Politicians look for solution to Chicago gun violence with sentencing
Legislators are facing pressure to lengthen sentences on repeat criminals who return to the streets and contribute to violence after serving only a portion of their prison terms
By Ivan Moreno
SPRINGFIELD, Ill. — The refrain is heard almost as often as the fatal gunshots: The way to reduce Chicago's gun violence is tougher prison sentences for repeat gun offenders, keeping them off the streets and decreasing the city's mounting death toll.
That idea, pushed by the mayor, police superintendent and others, shifts pressure from patrol officers of the city's West and South sides to the Capitol, where legislators will consider how to balance law and order with finding alternatives to imprisoning young blacks and other minorities.
In that building, in the same Senate seat where Barack Obama launched his political career and focused on racial profiling issues, Democrat Kwame Raoul plans to propose legislation next month to impose longer sentences for defendants who previously committed a gun-related crime.
It's a measure that has Chicago Police Superintendent Eddie Johnson's backing, especially with the city topping 700 homicides a year after seeing 468. The state's past attempts to strengthen such penalties have been turned down, met by opponents who worry it'd further incarceration rates in the predominantly black neighborhoods hardest hit by violence and doesn't address the root cause of readily available illegal guns. The opponents have called for more comprehensive solutions that go beyond law enforcement.
Raoul and the legislative black caucus have said they don't want to increase mandatory minimums, which have drawn criticism for putting nonviolent drug offenders behind bars for decades — something even Obama is trying to undo in his final days through commutations and other actions.
Instead, Raoul says, he'll propose directing judges to use the higher end of the sentencing scale when someone has a prior gun-related conviction. Judges would keep their discretion in sentencing, but Raoul's bill may require them to explain their rationale.
As is, someone with a previous felony weapons conviction faces 3 to 14 years; Raoul's measure might have judges consider more than 10 years. Currently, someone with a 3-year sentence can be freed after serving half their term with good behavior.
"The question is ... whether (repeat offenders) are incapacitated long enough to create a breather for some neighborhoods that are just ravaged by gun violence, and long enough to create a deterrence," Raoul said.
But such an effort could turn into a "war on guns" that would resemble the war on drugs of the 1970s and 1980s, according to Cook County Public Defender Amy Campanelli, whose staff represents many of the accused. It didn't lead to a drop in drug usage, but to the "demonization" of mostly young African-American and Latino men, she said.
"Increasing prison terms while failing to address the causes of gun violence will serve only to, once again, demonize and incarcerate another generation of mostly young African-American and Latino men," Campanelli wrote in a September op-ed column in the Chicago Tribune.
The issue of repeat offenders again came under scrutiny in August when 32-year-old Nykea Aldridge, cousin of NBA star Dwyane Wade, was gunned down while pushing her baby in a stroller. She wasn't the intended target.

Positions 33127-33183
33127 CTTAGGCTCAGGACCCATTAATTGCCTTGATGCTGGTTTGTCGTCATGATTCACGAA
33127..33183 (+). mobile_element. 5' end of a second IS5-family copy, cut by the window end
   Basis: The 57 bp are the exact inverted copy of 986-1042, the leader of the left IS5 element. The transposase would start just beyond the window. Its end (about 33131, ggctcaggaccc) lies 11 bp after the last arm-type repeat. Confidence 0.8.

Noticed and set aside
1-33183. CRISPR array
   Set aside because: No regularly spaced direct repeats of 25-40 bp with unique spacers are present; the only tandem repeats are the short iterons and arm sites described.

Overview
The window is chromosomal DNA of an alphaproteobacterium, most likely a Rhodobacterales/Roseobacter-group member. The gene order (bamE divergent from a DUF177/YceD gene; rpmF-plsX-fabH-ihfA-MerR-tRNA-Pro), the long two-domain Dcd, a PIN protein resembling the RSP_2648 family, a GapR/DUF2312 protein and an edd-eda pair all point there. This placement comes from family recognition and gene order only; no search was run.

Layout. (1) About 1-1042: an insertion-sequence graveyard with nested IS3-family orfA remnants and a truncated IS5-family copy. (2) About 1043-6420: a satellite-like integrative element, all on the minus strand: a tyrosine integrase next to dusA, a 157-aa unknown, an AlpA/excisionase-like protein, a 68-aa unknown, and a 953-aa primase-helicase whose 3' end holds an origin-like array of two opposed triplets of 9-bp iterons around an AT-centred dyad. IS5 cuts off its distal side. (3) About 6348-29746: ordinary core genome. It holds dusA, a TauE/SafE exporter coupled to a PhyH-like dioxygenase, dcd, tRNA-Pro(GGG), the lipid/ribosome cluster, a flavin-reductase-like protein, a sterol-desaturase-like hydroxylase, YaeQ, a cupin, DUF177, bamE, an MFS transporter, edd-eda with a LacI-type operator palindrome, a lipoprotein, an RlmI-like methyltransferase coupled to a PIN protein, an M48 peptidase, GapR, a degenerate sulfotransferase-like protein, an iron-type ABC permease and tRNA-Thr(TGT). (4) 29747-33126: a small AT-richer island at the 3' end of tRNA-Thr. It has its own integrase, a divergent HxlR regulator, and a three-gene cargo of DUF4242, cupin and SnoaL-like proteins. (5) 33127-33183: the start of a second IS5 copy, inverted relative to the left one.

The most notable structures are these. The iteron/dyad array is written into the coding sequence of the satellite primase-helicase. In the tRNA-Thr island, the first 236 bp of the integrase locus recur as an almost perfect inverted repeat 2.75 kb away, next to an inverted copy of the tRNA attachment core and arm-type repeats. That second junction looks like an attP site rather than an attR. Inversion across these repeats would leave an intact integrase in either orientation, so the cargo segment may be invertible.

The men charged were two brothers who'd been released on parole — one two weeks before the shooting, the other in February. Despite a combined 26-year prison sentence for five separate felony convictions, they served only 11 between the two of them, Cook County State's Attorney Anita Alvarez said.
"They're not afraid of the laws, they're not deterred by the laws," said Alvarez, who has pushed for stricter sentences.
Johnson, who has stood before the media several times this year decrying repeat offenders who were allegedly involved in some of the city's homicides, believes the "cycle of violence" will continue until people are put in jail longer. He often points to New York as a model, where having a loaded handgun illegally carries a minimum sentence of 3 1/2 years, regardless of whether someone has a prior record.
Yet, there's not enough evidence to show how effective stricter sentencing guidelines can be, said Roseanna Ander, the executive director of the University of Chicago Crime Lab, which researches criminal justice matters. She suggests it may be more worthwhile to ensure sentence lengths are applied consistently, rather than different outcomes depending on the judge.
And a tough, zero-tolerance approach could be a tough sell in Illinois, where in 2013, lawmakers considered requiring three-year prison sentences for felons or gang members caught carrying a loaded weapon in public. The measure failed amid criticism from black legislators who worried it would lead to imprisonment for more African-Americans. The National Rifle Association also opposed the bill, arguing it could ensnare law-abiding gun owners.
Democratic Rep. La Shawn Ford, a member of the black caucus who voted against the 2013 bill, is skeptical that Raoul's bill is needed, saying there are sufficient laws to punish repeat offenders. He said harsher sentences will impact poor defendants who can't afford attorneys, and he worries Raoul's bill effectively sets new mandatory minimums — even if the measure is not written that way — because judges will feel pressured to impose tougher sentences to avoid backlash.
"Because now the eyes are all on the judge," he said.